Agra’s environmental crisis worsens despite decades of efforts to protect Taj Mahal

Agra: Ahead of World Environment Day on June 5, the stark reality of Agra’s environmental crisis has come into sharp focus.

Despite the Supreme Court’s 1993 intervention on the petition by MC Mehta, to protect the Taj Mahal and other heritage sites in the Taj Trapezium Zone (TTZ), the ecological situation has deteriorated dramatically.

The diminishing green cover and severely polluted water bodies present a grim picture of the collective failure to tackle the alarming ecological issues in this eco-sensitive region, which spans over 10,480 square kilometers.

Local environmentalists warn, “Air and water pollution continue to threaten the Taj Mahal. The battle against pollution has been lost due to a lack of commitment and willpower at the highest levels of governance.”

The effects of air pollution are now evident in the consistently rising temperatures, says Eco Club president Pradip.

In 1993, the Supreme Court mandated a series of measures based on the high-powered S. Vardarajan committee’s recommendations to combat pollution threatening the Taj Mahal. Despite spending thousands of crores of rupees, the environmental situation in the TTZ remains dire.

Agra’s air quality has deteriorated significantly, with the city performing poorly on the air quality index year after year. Dust levels (SPM and RSPM) and noxious gases in the ambient air pose serious threats to both human health and historical monuments. Despite the city’s participation in the Smart City initiative, the results fail to inspire confidence in achieving eco-equilibrium.

Agra’s green cover has plummeted to less than six per cent, far below the national target of 33 per cent. The SPM level exceeds 350 micrograms per cubic meter, soaring above 600 in the summer, against a standard of 100 micrograms. The rise in noxious gases is exacerbated by a boom in automobile numbers – from 40,000 in the early 1980s to over a million today in the Agra district alone.

The severely polluted Yamuna River, now virtually dry, is a major pollution source.

Social activist Rajiv Gupta of Lok Swar laments, “The Yamuna’s dry bed and polluted waters pose serious threats to historical monuments along its banks. Despite decades of judicial activism and significant investments, Agra remains littered with garbage, and pollution levels threaten both people and monuments.”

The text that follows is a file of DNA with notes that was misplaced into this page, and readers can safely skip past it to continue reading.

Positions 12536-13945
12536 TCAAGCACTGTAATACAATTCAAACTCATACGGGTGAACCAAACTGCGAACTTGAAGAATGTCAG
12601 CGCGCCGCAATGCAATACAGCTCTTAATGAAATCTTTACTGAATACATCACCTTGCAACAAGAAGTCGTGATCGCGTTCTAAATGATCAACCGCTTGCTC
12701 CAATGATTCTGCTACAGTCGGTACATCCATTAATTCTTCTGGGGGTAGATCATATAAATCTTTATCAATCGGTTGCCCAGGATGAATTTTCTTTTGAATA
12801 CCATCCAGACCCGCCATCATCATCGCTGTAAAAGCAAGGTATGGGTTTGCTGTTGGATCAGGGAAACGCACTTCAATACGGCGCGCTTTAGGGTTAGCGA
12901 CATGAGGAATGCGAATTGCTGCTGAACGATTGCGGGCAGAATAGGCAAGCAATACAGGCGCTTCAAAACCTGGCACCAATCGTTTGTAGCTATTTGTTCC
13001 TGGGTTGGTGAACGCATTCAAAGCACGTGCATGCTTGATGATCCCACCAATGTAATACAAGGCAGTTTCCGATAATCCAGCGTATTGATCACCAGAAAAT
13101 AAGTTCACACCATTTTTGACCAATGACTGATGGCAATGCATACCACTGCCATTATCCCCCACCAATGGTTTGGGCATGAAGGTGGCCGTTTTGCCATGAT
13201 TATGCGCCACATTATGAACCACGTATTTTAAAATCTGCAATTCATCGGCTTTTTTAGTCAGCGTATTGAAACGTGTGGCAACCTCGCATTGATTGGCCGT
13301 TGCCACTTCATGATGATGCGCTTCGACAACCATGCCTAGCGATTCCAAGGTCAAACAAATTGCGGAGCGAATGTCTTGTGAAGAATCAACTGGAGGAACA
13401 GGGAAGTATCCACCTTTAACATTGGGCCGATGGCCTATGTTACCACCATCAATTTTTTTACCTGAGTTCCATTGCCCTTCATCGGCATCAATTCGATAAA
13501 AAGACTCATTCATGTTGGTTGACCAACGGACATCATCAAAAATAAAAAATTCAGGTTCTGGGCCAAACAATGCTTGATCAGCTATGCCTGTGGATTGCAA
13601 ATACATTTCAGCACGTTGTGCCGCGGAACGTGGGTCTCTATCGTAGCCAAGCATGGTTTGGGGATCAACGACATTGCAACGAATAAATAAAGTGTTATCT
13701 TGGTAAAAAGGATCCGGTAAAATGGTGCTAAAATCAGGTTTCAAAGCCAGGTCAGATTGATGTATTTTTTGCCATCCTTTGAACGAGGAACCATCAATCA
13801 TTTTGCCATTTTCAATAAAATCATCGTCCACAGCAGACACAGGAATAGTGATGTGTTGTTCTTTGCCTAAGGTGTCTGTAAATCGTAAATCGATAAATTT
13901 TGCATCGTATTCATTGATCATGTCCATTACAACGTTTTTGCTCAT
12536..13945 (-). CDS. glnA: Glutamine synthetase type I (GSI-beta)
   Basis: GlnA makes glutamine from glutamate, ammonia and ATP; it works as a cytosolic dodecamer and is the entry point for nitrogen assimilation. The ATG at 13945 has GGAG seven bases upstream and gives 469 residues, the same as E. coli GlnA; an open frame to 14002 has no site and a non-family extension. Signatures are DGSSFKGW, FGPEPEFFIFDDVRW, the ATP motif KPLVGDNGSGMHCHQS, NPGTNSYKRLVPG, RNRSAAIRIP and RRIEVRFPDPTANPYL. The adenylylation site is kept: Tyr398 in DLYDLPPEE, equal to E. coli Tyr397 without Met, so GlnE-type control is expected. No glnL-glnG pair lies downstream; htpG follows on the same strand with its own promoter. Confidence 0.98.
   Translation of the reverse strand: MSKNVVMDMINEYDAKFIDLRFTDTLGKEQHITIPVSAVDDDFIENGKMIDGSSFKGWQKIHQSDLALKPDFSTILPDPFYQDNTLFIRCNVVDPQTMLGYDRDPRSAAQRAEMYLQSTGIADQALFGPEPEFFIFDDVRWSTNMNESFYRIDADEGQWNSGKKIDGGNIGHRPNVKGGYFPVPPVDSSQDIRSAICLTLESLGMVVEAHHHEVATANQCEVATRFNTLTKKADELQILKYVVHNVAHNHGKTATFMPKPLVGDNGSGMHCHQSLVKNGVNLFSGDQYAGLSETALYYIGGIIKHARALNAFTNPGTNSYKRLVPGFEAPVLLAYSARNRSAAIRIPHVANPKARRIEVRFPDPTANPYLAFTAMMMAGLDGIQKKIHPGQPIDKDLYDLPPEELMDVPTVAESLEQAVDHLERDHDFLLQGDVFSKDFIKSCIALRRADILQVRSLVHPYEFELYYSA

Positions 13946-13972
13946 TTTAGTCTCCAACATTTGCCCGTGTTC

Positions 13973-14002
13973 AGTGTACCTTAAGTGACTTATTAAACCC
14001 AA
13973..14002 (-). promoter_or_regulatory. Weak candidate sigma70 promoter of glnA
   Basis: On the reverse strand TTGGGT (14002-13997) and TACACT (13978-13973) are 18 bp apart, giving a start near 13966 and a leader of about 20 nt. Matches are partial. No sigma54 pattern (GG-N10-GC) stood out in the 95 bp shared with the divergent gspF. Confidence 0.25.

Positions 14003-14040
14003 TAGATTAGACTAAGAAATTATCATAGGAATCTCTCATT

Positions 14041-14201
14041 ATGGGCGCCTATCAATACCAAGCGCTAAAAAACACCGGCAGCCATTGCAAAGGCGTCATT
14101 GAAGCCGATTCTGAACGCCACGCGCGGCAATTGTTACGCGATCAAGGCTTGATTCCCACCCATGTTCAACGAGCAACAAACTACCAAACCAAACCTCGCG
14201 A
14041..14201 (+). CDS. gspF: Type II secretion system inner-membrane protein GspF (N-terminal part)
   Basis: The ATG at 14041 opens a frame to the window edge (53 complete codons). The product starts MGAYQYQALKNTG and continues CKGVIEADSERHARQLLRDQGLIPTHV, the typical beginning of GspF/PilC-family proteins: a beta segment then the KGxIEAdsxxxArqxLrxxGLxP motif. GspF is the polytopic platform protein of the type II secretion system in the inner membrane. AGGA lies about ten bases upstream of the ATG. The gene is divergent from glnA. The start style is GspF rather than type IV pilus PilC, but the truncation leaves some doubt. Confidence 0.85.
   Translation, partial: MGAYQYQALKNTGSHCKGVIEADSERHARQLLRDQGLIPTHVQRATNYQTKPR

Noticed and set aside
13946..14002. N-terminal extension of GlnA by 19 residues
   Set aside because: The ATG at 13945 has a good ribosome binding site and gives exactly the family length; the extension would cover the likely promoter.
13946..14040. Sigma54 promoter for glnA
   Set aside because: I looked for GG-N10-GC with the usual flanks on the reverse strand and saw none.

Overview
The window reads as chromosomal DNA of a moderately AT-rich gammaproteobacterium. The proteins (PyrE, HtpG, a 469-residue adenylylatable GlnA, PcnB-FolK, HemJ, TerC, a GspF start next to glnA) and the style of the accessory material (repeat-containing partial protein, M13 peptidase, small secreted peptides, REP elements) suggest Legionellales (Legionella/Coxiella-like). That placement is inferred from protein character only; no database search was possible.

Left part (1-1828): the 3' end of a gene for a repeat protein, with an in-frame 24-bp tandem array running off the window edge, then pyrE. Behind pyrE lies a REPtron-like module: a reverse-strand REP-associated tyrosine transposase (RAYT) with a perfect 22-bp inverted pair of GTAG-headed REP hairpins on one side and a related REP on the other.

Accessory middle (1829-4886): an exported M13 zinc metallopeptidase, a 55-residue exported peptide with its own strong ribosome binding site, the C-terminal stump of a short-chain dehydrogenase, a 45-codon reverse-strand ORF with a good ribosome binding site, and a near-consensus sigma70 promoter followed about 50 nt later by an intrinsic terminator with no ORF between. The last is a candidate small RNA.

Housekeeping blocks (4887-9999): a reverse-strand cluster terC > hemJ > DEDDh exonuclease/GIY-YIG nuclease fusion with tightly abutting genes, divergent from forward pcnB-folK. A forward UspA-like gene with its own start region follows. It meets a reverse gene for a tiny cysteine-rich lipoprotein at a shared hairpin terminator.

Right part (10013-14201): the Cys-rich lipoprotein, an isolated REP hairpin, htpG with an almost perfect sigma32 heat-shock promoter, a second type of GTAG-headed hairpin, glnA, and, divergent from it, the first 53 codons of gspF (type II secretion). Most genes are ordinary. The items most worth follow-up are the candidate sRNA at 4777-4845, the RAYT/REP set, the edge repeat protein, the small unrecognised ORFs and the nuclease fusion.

Illegal stone mining in the Aravali ranges and malfunctioning sewage treatment plants (STPs) compound the problem. Most of Agra’s sewage is discharged untreated into the Yamuna, further degrading the river’s health. The city’s four treatment plants cannot process all the waste and sewer produced daily.

Though the Supreme Court in 1996 ordered the planting of trees on Agra’s western periphery to combat dust-laden winds from Rajasthan, greenery has vanished, replaced by tall buildings where community ponds once existed. The unchecked urban sprawl, encroachment on parks, and illegal structures overshadowing historical sites reflect the chaos of unplanned urbanisation.

Environmentalists warn that the battle against pollution in the TTZ has been lost even before it truly began.

Local environmentalists are now demanding a comprehensive review of past actions and a detailed white paper on the expenditures and outcomes. Despite continuous monitoring by the Supreme Court and the National Green Tribunal (NGT), the environmental situation in the Taj Trapezium Zone remains critical.

Activists describe Yamuna River in Agra as virtually dead due to its dry riverbed and heavily polluted waters, which pose serious threats to historical monuments.

“The Supreme Court’s directive to plant rows of trees along the city’s western periphery to filter dust-laden winds from Rajasthan has not been implemented. Instead, tall buildings have replaced green spaces and community ponds, with illegal structures overshadowing historical monuments,” complained green activist Devashish Bhattacharya.



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